When we flipped our calendars to 2016 and I made my way to a darkened theater, it marked my fourth year of once a week letting the wwwdot world know what I think of a first-run movie.
Somebody’s got to do it.
And every year I compile my Top 10 lists of bests and worsts. So you all can once again wonder what part of my body my taste buds are located in … No, so you can agree or disagree in the comment section below, or merely decide to what you might have missed and want to see on pay cable or a second-chance theater near you.
So without further ado, here, from 10 to 1 — I liked it to my very favorite — are my picks of the top movies of the 52 I in the theater in 2015.
10. Tomorrowland. George Clooney as a curmudgeonly adult Frank and Britt Robertson as an inquisitive teen Casey hit it off in this trip back and forth to other dimensions that brings us to wonders of the 1964 World’s Fair and places far, far from that. Unfortunately, too many robots and other twists — and too-dry Tim McGraw as Casey’s unbelieving NASA dad — keep this one for being truly great and higher on the list.
9. The Intern. Robert DeNiro has fun being a likeable guy opposite Anne Hathaway. Gentle Ben needs to get out of the house after a couple stagnant years of retirement and the death of his beloved wife. Harried young dot.com retail executive Jules has just started a program for senior citizen interns. Of course wise Ben has much to impart upon smart Jules — if they can get past a rocky start and her initial imperviousness. The weepy ways of Jules in her real life weigh the story down some, but Ben’s ready for anything.
8. Ricki and the Flash. You go, Meryl Streep. America’s treasure tackles the role of an aging rocker who’s been ignoring the family she left in the divorced dust too long ago — until one daughter’s problems and the impending wedding of a son bring her back to the Midwest and the rhythm of a life she suddenly finds somehow attractive. Kevin Kline as her ex, her real-life daughter Mamie Gummer and Rick Springfield as her guitarist/beau add to the attractiveness of the story.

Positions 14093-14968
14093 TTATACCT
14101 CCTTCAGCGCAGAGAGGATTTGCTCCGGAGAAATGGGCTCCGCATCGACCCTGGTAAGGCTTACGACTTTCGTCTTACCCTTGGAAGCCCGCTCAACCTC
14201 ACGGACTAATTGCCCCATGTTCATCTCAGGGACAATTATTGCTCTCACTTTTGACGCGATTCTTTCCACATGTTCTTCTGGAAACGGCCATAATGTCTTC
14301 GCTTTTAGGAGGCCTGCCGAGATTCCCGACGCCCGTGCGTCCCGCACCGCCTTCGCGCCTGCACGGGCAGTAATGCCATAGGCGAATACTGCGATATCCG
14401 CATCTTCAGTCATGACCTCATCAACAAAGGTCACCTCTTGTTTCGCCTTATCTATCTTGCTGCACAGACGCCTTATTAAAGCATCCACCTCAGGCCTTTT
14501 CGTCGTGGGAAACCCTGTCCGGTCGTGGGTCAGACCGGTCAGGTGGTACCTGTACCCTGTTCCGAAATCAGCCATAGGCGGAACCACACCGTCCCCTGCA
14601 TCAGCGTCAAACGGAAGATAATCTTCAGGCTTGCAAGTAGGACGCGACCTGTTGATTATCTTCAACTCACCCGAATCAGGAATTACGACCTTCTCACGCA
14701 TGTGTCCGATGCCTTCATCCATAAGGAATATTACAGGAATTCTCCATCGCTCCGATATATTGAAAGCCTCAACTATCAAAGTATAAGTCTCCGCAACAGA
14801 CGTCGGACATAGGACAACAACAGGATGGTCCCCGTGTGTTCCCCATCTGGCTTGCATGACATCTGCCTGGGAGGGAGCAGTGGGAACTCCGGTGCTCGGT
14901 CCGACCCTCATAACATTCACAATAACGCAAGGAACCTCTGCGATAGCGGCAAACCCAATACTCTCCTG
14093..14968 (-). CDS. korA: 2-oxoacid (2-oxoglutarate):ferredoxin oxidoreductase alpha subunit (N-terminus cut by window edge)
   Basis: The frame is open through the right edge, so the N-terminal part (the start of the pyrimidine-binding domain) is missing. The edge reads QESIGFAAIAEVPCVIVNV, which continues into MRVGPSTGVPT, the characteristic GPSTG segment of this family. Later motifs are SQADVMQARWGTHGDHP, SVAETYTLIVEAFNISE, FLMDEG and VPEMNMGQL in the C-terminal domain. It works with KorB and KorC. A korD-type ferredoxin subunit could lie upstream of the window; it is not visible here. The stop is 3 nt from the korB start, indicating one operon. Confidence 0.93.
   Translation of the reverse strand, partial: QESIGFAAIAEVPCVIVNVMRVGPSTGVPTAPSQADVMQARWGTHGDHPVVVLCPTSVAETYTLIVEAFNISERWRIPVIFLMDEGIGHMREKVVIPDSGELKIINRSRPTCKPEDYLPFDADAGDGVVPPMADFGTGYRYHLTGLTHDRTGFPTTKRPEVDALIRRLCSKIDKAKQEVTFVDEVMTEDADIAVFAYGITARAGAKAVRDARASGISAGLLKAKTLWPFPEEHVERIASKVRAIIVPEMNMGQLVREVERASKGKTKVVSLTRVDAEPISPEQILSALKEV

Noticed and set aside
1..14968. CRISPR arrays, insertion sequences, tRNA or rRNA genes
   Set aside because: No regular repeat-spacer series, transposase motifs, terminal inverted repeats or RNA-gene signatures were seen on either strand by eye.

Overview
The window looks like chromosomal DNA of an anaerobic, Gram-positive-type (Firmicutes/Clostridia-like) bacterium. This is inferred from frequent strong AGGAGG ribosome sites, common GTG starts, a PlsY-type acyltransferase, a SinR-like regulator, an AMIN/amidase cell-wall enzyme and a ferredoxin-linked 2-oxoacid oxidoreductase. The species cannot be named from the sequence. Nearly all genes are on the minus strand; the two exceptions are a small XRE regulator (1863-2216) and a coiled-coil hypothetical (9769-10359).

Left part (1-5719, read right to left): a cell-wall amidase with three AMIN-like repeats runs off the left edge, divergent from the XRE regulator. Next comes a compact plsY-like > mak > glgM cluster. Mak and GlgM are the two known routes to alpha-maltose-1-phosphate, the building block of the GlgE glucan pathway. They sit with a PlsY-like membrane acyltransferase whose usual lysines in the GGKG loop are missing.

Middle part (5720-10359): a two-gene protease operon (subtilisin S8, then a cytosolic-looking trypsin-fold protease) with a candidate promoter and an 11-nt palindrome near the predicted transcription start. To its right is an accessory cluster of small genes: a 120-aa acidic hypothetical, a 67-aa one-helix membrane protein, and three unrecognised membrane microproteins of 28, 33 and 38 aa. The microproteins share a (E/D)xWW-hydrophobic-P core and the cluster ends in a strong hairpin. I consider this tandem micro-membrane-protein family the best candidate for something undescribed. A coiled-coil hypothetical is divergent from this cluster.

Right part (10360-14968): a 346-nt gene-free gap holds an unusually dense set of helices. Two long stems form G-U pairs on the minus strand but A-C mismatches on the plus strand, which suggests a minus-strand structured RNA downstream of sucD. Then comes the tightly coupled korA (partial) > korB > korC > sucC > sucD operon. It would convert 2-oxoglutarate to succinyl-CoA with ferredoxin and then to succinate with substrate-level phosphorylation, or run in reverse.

7. Trainwreck. Amy Schumer is one funny, independent woman. She wrote this breakout feature comedy to the pace and rhythms of her stand-up routine. The squeamish need not come see what this fiercely strong and zealous tale of a one-nighter kind of woman who gives in to what her heart is telling her when a truly nice guy comes a knocking. Schumer’s on-screen chemistry with co-star Bill Hader is right on, as his raised eyebrow allows her to carry on her wily ways be also sends the message that there’s room in her life for more.
6. Love & Mercy. The story of The Beach Boys, as seen through the eyes of tortured genius Brian Wilson, is given just the right tough from early days to the rough middle and rocky dissolution. Two actors are needed to do Wilson’s wild thoughts and innovate musical contributions to our world Justice, and Paul Dano as the early Brian and John Cusack as the older Brian both hit it out of the park. Paul Giamatti as caretaker Dr. Eugene Landy and Elizabeth Banks as girlfriend Elizabeth Banks add the right touches of evil and light to the madness.